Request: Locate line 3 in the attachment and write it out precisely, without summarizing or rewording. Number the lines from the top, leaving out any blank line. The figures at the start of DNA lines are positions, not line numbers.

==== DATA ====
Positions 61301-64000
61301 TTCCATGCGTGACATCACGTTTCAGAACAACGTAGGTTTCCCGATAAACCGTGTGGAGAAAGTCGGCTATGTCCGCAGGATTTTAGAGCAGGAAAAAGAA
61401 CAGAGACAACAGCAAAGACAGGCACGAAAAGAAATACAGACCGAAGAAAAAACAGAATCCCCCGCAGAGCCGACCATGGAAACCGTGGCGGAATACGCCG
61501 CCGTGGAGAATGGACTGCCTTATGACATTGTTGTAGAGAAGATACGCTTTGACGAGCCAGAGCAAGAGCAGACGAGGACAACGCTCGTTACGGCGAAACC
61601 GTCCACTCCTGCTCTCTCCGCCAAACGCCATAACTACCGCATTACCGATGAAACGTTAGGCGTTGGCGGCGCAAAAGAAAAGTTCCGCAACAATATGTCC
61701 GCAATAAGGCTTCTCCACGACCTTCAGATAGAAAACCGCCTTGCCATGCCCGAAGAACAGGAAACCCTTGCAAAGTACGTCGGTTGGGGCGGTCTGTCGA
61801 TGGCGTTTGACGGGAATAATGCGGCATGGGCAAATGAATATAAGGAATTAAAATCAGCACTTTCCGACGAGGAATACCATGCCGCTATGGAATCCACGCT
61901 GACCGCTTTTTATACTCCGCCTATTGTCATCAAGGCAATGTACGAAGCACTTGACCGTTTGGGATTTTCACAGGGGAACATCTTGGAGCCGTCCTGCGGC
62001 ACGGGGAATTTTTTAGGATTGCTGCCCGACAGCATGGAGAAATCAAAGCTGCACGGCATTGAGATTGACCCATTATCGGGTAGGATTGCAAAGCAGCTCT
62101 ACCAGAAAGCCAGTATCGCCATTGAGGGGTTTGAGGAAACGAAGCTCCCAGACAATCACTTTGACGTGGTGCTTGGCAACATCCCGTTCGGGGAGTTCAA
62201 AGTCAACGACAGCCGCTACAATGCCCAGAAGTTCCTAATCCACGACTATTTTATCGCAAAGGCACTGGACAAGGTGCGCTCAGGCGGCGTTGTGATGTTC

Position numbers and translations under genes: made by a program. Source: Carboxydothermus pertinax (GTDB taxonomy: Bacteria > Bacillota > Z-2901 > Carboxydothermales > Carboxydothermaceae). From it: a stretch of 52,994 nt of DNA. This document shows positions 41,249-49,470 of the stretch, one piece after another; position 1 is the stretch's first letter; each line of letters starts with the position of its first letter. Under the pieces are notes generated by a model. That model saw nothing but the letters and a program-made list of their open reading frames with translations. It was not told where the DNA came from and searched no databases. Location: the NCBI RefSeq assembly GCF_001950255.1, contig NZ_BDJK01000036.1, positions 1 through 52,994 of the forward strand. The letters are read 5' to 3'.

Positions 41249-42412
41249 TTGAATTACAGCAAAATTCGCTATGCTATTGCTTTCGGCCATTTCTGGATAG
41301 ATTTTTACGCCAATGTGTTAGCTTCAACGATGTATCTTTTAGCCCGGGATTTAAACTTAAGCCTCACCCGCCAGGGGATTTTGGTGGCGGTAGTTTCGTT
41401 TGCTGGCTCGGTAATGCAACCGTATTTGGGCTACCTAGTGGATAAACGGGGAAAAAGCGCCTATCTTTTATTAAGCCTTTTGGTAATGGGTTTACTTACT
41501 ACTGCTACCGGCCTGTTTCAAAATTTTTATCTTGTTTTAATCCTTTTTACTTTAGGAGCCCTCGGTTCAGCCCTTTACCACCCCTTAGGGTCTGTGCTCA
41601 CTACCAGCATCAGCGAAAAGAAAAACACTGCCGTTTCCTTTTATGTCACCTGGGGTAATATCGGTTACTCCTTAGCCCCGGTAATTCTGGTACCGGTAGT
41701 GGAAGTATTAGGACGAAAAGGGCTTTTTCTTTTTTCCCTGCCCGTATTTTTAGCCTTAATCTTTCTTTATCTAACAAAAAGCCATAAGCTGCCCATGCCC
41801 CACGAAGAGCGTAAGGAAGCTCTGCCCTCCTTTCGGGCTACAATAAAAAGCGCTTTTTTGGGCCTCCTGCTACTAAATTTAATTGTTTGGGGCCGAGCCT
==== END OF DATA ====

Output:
61401 CAGAGACAACAGCAAAGACAGGCACGAAAAGAAATACAGACCGAAGAAAAAACAGAATCCCCCGCAGAGCCGACCATGGAAACCGTGGCGGAATACGCCG